Man grows 'eggshell' around testicle because of parasitic worm

A man grew an 'eggshell' around one of his testicles.
A man grew an 'eggshell' around one of his testicles.

An 80-year old man from India developed a layer of eggshell-like material around his testicle. According to a report published on 6 January 2020 in the BMJ Case Reports, this happened because of a rare reaction to a chronic infection.

The man visited the doctor after experiencing symptoms similar to a urinary tract infection – blood in his urine and discomfort when passing urine.

During the examination, doctors discovered that his one testicle was enlarged and felt “hard and stony” to the touch. CT scans revealed a fluid-filled sac around his testicle – which had hardened due to calcification, like an eggshell.

According to the report, this fluid-filled sac, also called a hydrocele, is not typically found in the scrotum but can develop as a response to an infection. This sometimes happens in newborns and the elderly, especially in response to inflammation and injury.

Caused by a worm

In this case, the infection was diagnosed as lymphatic filariasis (commonly known as elephantiasis), caused by parasitic worms classified as nematodes.

Humans come into contact with the larvae of parasitic worms when they are transmitted through mosquito bites and develop into lymphatic vessels. The worms are found in tropical regions, including India where the patient lives.

According the World Health Organization (WHO), although the formation of hydroceles occurs in millions of men globally, it is very rare for the sac to calcify and form the so-called “eggshell”. According to a previous case report on the matter, the hardening of the sac can indicate a chronic infection.

The treatment

These infections are normally treated with anti-filarial drugs, but may require surgery. The authors of the case study didn't mention how this specific patient was treated.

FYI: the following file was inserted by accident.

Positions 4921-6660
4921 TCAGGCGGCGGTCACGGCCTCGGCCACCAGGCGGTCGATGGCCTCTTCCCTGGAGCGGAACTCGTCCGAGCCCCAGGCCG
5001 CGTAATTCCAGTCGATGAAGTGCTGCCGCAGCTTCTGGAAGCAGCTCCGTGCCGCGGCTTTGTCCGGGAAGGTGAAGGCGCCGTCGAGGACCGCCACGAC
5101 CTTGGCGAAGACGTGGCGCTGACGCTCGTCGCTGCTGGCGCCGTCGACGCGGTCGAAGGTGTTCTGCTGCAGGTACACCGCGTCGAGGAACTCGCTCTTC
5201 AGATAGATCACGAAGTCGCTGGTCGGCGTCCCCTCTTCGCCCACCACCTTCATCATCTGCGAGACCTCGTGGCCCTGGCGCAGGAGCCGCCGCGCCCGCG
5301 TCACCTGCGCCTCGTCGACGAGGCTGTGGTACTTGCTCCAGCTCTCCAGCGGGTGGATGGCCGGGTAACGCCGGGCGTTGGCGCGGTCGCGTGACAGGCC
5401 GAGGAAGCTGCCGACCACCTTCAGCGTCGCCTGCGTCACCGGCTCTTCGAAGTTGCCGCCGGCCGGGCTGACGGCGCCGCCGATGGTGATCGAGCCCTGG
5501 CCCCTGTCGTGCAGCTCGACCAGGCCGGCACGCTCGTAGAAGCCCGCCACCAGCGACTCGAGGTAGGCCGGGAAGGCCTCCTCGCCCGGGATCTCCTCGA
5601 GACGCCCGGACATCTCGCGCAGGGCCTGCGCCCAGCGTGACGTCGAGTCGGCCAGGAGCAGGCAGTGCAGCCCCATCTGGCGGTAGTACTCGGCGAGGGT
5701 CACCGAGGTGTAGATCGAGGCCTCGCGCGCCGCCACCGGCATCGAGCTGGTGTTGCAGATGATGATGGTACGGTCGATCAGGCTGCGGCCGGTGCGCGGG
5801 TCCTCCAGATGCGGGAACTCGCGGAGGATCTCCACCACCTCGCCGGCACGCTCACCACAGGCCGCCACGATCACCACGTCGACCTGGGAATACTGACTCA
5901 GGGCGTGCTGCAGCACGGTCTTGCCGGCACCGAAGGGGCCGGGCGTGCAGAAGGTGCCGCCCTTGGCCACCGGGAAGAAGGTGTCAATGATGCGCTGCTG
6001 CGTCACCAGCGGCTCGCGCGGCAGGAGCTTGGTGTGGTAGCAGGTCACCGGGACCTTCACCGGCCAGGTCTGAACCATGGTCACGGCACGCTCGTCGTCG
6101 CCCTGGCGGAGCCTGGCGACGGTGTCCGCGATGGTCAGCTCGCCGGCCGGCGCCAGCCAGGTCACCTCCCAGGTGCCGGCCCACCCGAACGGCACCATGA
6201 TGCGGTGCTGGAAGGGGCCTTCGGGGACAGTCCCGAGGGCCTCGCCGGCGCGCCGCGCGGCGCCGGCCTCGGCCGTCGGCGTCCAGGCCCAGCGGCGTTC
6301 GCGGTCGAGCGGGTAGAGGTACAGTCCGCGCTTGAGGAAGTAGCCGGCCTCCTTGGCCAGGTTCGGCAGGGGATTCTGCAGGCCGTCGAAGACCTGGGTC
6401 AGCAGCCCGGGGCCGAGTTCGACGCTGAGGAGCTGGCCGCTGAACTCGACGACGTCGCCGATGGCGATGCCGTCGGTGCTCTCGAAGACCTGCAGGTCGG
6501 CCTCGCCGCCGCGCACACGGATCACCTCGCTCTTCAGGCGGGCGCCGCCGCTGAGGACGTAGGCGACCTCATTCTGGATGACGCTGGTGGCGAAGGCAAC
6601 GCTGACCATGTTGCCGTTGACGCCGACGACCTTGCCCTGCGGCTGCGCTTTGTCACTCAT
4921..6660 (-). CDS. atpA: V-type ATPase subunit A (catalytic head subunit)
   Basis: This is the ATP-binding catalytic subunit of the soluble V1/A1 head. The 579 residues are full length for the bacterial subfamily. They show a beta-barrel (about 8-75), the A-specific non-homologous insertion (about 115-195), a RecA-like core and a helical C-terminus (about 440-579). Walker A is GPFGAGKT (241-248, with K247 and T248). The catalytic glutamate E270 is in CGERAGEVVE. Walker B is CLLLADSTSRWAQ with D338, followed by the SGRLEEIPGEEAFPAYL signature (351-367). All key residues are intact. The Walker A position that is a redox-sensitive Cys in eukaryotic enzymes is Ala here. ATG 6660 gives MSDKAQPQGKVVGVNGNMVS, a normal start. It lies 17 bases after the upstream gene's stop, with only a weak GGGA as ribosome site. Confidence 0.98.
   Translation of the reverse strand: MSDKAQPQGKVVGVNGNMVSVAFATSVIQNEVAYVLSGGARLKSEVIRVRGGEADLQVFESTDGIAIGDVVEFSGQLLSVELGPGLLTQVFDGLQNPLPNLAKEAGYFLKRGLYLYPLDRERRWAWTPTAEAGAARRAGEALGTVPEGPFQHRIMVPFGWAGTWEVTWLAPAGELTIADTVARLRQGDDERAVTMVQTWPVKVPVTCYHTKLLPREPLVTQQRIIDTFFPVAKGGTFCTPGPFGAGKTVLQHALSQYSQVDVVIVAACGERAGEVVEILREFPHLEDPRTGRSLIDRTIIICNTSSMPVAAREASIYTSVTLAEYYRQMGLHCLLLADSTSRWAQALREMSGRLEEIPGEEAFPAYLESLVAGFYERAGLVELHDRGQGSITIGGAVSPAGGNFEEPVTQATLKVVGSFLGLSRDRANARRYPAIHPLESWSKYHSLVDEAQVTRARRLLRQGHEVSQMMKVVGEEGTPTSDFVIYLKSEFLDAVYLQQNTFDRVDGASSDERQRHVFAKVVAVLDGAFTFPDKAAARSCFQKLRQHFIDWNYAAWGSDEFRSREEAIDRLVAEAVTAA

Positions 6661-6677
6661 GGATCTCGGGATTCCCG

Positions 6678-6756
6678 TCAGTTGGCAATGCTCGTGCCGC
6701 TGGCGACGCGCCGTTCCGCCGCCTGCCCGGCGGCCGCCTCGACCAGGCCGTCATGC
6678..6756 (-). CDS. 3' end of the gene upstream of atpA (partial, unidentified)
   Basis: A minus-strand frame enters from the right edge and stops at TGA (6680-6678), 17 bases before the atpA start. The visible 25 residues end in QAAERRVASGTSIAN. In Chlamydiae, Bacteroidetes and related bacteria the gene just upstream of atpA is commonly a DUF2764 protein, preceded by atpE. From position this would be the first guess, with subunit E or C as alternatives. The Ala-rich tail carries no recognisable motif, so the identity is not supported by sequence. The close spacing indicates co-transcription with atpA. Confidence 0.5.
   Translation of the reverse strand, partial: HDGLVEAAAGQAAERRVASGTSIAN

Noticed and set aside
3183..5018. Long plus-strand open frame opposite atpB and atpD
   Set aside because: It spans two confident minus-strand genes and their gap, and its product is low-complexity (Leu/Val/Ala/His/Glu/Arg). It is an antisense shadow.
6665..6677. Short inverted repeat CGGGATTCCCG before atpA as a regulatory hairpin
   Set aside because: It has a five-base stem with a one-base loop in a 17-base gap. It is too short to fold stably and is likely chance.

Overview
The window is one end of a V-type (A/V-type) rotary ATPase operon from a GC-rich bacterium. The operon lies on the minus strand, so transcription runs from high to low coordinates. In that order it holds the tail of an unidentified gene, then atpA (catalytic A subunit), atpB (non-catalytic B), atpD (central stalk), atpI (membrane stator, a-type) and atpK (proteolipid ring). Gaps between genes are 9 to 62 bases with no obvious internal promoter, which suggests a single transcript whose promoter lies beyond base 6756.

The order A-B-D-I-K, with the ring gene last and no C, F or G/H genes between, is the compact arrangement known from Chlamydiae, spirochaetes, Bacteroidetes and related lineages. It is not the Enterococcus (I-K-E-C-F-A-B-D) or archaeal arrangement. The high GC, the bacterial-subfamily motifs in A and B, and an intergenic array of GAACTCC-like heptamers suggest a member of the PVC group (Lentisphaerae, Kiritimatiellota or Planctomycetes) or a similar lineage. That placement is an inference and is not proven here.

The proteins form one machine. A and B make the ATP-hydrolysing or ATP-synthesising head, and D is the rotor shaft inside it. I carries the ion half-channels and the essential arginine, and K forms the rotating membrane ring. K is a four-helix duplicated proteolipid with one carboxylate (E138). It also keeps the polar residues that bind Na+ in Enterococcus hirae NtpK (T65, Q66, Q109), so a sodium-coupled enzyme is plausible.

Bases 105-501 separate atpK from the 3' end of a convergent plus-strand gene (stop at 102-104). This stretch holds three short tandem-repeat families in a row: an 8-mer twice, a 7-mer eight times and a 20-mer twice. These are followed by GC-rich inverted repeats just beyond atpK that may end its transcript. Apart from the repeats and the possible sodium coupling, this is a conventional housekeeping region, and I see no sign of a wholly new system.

The authors recommend that people living in areas with high risks of infections related to parasitic worms should be treated annually with anti-filarial drugs. 

Image credit:

We live in a world where facts and fiction get blurred
In times of uncertainty you need journalism you can trust. For 14 free days, you can have access to a world of in-depth analyses, investigative journalism, top opinions and a range of features. Journalism strengthens democracy. Invest in the future today. Thereafter you will be billed R75 per month. You can cancel anytime and if you cancel within 14 days you won't be billed. 
Subscribe to News24
Voting Booth
What are your thoughts on the possibility of having permanent Stage 2 or 3 load shedding?
Please select an option Oops! Something went wrong, please try again later.
I'll take that over constant schedule changes
13% - 549 votes
Why are we normalising Eskom’s mess?
72% - 3051 votes
I've already found alternative ways of powering my home/business
15% - 615 votes
Rand - Dollar
Rand - Pound
Rand - Euro
Rand - Aus dollar
Rand - Yen
Brent Crude
Top 40
All Share
Resource 10
Industrial 25
Financial 15
All JSE data delayed by at least 15 minutes Iress logo
Editorial feedback and complaints

Contact the public editor with feedback for our journalists, complaints, queries or suggestions about articles on News24.